Updated: Dec 8, 2020
When I told people I wanted to major in English in college, I got a lot of strange looks. The immediate response was always, "oh, so you want to teach" or "what are you going to do with that?" While being an English teacher was certainly a viable option, I knew I didn't have the patience for that. So what was I going to do with an English major?
I always thought that I wanted to go into publishing after college. My dream was to move to New York City and work for Penguin Random House. But soon I began to realize just how competitive that path would be. And New York City is crowded. As someone who grew up in a town of 18,000 people, I knew I was not cut out for the Big Apple.
When people hear "English major," they just assume that person is going to be a teacher because they don't understand that there are a multitude of different jobs available to us. There are five major skills every English major learns that can help them land a job.
Wow, that's a shocker, isn't it? English majors spend a majority of our time writing about the texts we read. And this proves to be an extremely valuable skill. In today's world, it seems almost everyone gets confused on the difference between "your" and "you're" or "there," "their," and "they're." With more companies marketing online, talented writers are in demand.
With an English major, you could work as a freelance writer, copywriter, editor, journalist, proofreader, etc. For example, this month I started a full-time position as an Assistant Editor for an aviation company. The company produces three magazines about different aviation topics, and I get to help create them! Pretty sweet, right?
English majors are some of the most communicative people I have met. We know how to write clearly and concisely, which is a major benefit when working with people via email or other written communication.
Additionally, in college English classes, there is always discussion on various texts. It requires great listening skills to be able to actively contribute to the conversation. In my classes, we were required to participate in "panel discussions" a few times per semester. Basically, a few students would be chosen as "experts" on a certain text. Then, our classmates would ask us random questions about it. We had to be able to synthesize the information quickly and come up with an appropriate response. It was great practice for future work environments.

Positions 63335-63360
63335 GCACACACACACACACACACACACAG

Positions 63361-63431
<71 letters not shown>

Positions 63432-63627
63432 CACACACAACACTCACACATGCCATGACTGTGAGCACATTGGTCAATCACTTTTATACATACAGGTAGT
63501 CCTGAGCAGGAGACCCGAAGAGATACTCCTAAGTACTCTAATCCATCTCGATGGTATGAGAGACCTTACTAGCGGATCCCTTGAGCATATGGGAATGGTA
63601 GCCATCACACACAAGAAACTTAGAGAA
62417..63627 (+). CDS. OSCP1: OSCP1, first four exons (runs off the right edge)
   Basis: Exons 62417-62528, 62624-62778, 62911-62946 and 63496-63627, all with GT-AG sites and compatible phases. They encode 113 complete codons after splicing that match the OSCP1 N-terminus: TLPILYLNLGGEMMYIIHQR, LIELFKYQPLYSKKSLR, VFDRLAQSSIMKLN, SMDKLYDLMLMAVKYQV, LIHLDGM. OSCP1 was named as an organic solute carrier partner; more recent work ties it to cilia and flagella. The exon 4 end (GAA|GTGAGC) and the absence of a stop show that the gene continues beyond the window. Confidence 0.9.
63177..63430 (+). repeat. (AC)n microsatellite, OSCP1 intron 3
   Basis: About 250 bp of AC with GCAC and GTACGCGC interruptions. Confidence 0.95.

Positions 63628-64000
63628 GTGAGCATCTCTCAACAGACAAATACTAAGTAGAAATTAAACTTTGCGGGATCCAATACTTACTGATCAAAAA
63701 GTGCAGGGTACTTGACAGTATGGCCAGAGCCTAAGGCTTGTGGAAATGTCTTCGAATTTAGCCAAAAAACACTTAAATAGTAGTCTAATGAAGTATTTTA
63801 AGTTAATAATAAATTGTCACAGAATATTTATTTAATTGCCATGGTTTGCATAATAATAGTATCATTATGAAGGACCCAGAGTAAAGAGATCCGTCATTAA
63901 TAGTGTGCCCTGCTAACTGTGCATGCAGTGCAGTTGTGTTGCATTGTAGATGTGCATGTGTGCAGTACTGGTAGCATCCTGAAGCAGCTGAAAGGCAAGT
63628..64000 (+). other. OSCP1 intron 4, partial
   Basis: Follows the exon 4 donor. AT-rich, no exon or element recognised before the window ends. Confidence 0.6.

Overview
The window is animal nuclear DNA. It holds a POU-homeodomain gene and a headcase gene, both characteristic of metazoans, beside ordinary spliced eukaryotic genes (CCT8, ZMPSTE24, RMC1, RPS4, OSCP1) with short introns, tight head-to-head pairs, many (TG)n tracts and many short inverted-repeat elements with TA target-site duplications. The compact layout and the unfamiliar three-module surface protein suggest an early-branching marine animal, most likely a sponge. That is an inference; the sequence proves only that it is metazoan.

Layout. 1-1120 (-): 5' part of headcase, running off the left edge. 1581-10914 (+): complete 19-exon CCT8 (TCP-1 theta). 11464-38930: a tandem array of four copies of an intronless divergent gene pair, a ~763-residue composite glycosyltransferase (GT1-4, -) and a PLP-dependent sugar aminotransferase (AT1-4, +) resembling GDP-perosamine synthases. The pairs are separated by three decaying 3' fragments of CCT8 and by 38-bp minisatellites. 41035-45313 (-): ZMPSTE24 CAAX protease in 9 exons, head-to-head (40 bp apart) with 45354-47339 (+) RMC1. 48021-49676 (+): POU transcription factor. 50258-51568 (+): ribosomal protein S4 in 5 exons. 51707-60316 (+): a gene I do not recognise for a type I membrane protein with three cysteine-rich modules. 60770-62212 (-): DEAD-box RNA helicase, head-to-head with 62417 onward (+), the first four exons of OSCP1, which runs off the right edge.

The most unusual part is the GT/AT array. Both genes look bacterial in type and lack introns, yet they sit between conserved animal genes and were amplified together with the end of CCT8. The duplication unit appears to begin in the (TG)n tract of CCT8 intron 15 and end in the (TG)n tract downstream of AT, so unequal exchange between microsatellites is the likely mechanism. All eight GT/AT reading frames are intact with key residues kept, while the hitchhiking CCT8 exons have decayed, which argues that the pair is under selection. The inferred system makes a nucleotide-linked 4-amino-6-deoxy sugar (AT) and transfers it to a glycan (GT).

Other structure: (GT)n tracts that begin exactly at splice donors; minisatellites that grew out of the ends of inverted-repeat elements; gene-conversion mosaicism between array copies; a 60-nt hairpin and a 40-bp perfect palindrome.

This might be one of the most important skills an English major learns. English majors have to know how to properly cite references, determine which references are credible, how to use evidence to support their case, etc. Companies value employees who know how to do their homework.
4. Organization and Time Management
Sometimes, English majors take four or five English classes at a time while working part-time jobs and participating in sports or other extracurriculars. And, well...reading takes quite a bit of time, especially if we're working with difficult texts. It takes organizational and time management skills to stay on top of all the reading and writing assignments that are thrown at us during the semester.
Organization can also refer to the papers English majors have to write. We have to make sure our argument flows well and we are using the best citations to convey our reasoning.
People who read are more empathetic than people who don't. English majors read perspectives of people who differ from us in gender, race, class, and sexuality. We are able to look at a problem from others' viewpoints and are more sensitive to our peers' needs. Through reading, we are shown the value in diversity among our coworkers, something employers value greatly.
Together, these skills make English majors attractive to potential employers. I graduated in May of 2020 from Mount Mercy University. Even in the midst of a global pandemic, I was able to find a job three months after graduation as an Assistant Editor for an aviation company.
In addition to editor positions, you might look into being a freelance writer, copywriter, journalist, proofreader, etc. There are a multitude of positions open for English majors today. I don't regret my decision to major in English and I don't think you will either.